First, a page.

I’m more silent about inspiration I draw from video games but lately my wife and I have been so enveloped in a game I knew I had to mention it. It’s called The Long Dark by Hinterland Studio. The game takes place after some sort of “geomagnetic disaster”; the character crash lands in part of Canada and is forced to survive by him/herself.
There isn’t a real story element here yet, but I hear it’s on the way. I would have loved to be on the creative team writing the story with them. Since there is a lack of story elements here I’ll be showing you both through pictures and game philosophy why I’m completely preoccupied by this game.
Sure, the art style is atypical. A bit blocky and not like high end, mega-graphics games. Still the game is beautiful. I know all it’s faults and I’m still startled by the beauty. The color scheme is simple but within that finite color scheme they pull off miraculous submersion into the game. Excluding buildings there are swatches of white, grey, black, blue, green, and yellow. Now that I’m thinking about it it sounds like a bit. Yet it’s subdued here. The white is vibrant, almost violently so, the other colors near-fade out of existence. It’s marvelous.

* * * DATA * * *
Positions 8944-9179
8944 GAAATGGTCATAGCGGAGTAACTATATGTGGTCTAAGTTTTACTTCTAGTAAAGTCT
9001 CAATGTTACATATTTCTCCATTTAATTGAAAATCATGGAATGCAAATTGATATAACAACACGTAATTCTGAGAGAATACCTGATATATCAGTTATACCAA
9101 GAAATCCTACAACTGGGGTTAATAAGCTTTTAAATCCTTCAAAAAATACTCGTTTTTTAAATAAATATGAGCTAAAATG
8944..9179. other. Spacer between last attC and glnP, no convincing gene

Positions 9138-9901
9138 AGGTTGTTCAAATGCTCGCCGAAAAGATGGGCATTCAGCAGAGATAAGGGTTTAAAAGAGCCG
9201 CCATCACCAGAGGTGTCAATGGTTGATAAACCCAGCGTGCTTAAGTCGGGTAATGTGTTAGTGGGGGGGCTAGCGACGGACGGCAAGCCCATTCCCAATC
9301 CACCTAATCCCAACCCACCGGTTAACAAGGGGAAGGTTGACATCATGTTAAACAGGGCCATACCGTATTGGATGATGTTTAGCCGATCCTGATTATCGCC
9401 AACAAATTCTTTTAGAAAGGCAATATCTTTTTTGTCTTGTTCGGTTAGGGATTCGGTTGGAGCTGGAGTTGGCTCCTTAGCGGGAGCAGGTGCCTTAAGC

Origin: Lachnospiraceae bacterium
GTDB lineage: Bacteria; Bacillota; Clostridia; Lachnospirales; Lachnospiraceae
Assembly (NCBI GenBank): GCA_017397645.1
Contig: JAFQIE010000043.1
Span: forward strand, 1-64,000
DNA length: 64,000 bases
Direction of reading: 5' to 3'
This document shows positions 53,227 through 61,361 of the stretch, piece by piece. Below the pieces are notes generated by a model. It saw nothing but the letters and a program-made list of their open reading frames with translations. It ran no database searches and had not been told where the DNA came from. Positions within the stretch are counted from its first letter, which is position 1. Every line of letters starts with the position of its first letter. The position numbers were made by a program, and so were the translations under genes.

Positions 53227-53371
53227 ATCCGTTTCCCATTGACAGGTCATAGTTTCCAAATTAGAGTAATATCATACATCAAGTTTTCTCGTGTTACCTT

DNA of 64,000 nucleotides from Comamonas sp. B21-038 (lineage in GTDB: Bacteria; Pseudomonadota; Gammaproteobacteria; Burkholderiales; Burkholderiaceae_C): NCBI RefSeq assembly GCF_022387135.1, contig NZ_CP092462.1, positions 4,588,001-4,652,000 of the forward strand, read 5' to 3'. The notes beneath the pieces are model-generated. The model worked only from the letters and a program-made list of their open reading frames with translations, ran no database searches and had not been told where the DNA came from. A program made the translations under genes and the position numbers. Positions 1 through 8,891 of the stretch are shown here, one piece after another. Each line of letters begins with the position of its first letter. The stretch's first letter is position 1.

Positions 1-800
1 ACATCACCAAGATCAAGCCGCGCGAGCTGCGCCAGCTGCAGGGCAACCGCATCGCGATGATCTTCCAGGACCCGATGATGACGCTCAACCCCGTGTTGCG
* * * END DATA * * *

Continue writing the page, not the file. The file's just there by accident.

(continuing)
The long dark has also done something in the mechanics of a survival game that I enjoy. It’s you vs the environment (and the occasional wolf). For the most part, however, you are alone battling the harshness the world has to offer trying not to die. The world isn’t going to let up and give you a break. It won’t run away from you either. This world Hinterland’s created embodies the philosophy of absurdism. The world doesn’t give a damn whether you want to survive. It’s going to change wildly despite you. You could be running low on food and exhausted, you try to sleep to gain some energy but now there’s a massive snowstorm. Your hopes for finding food are dashed, your game, possibly over.
The big grab from this game so far is how beautiful things can be violent, or at least non-caring. Things we want, wish even, to care about our existence because we are constantly in awe of it, are apathetic to mankind. This theme encompasses my work but I feel I’ve been exceedingly heavy-handed with it. Hinterland’s The Long Dark gives me hope yet that I can learn the way.